Summary: The Flipped Classroom Model

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The nature of providing education in the midst of the exponential growth of the modern era necessitates the embrace of innovative and meaningful pedagogical philosophies. As the understanding of educational psychology becomes more involved in the movements of the everyday classroom, it is pertinent to maintain an open-minded and reflective perspective upon our discourses within the classroom. Such perspectives lead us to question the nature of the classroom model itself, and its many benefits and detriments and lead us to consider a different model for facilitating meaningful learning for our scholastic benefactors. For this reason, a consideration of the ‘flipped classroom’ model may be beneficial for providing students with the rich education…show more content…
The fundamental principles upon which constructivism is implemented are active learning, social interaction, and self-regulation (Duchesne, McMaugh, Bochner & Krause, 2013). Active learning, as well as active participation, focuses upon the ideal of ‘learning by doing’ in a classroom context (Duchesne et al., 2013). In this regard, the ‘flipped classroom’ provides the chance for students to decide when and where they may listen to online instruction, as well as providing extra classroom time for more practical implementation of the course material (Flumerfelt & Green, 2013). Since what is taught is not necessarily what is learned by the student, especially due to the myriad skills and experiences that shape a student’s learning model (Churchill et al., 2013), the extra classroom time and subsequent increase in teacher/student interaction allows the teacher to correct any misinterpretations of the content (Tucker, 2012; Horn, 2013; Fulton, 2012; Roehl, Reddy & Shannon,…show more content…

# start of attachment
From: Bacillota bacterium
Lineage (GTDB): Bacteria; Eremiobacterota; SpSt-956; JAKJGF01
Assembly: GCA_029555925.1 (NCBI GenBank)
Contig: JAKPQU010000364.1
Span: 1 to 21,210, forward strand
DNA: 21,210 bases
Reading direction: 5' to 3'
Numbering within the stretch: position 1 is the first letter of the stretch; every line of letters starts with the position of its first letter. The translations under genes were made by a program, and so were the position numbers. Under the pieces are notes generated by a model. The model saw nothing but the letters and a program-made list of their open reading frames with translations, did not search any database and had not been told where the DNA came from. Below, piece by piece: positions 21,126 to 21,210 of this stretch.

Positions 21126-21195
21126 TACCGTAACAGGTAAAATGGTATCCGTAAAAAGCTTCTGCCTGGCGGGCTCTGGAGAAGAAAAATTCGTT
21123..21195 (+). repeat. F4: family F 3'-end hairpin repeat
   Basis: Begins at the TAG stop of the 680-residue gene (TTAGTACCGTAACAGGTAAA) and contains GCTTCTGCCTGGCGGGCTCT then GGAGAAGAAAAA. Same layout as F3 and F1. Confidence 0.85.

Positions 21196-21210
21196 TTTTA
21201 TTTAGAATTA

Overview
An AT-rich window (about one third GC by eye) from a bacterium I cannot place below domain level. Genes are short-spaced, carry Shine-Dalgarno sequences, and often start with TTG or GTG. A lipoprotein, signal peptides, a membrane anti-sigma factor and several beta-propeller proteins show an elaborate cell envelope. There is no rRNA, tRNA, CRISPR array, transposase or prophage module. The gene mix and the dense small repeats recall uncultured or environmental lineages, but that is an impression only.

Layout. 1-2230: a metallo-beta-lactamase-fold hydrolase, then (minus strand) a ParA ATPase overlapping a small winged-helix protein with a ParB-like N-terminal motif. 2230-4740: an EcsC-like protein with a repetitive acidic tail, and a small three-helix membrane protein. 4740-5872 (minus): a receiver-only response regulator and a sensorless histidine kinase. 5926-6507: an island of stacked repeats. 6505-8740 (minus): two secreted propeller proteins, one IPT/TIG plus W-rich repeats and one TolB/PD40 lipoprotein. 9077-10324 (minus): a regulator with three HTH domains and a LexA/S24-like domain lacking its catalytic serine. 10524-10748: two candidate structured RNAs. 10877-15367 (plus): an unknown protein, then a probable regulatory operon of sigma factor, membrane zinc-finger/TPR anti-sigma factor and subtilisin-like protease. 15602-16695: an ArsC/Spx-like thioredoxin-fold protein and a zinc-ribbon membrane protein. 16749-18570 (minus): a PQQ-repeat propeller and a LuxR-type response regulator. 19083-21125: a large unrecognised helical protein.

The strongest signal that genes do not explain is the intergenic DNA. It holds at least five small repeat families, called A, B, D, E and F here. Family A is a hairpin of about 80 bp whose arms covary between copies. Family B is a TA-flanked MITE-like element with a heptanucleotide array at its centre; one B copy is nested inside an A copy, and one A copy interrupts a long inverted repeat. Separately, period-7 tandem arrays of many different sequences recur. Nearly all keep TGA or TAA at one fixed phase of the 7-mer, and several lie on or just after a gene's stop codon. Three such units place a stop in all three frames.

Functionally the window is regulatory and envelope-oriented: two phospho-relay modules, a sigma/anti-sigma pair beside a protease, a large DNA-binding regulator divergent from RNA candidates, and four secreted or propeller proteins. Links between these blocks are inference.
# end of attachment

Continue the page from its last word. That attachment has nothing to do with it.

Miller (2012) suggests that creating a ‘need to know’ mentality through use of an established pedagogical model is the best discourse for implementing a ‘flipped classroom’ (para. 3-4). Miller (2012) also mention the relevant concerns of technology, and it availability (para. 5). One of the greatest detractors from the ‘flipped classroom’ model is the lack of home computer access for some students (Roehl et al., 2013; Kachka, 2012; Nielsen, 2012; Fulton, 2012), something which needs to be addressed to ensure the efficacy of the ‘flipped classroom’ model. However, this may be of small concern in the digital age, in which the ‘Millennial’ generation have a preference for the use of technology to enhance traditional learning (Lage et al., 2000). Information and Communication Technologies (ICT’s) are a large part of the current generation’s lifestyle, and include such modern-world aspects as constant connection to information, as well as connectedness to sociability (Roehl et al., 2013). Considerations such as these highlight the fact that teachers should be aware of the benefits of implementing ICT use and multimodality into the curriculum. Prensky (2001) points out that: “Our students have changed radically. Today’s students are no longer the people our educational system was designed to teach.” (para. 1). As teachers, we can

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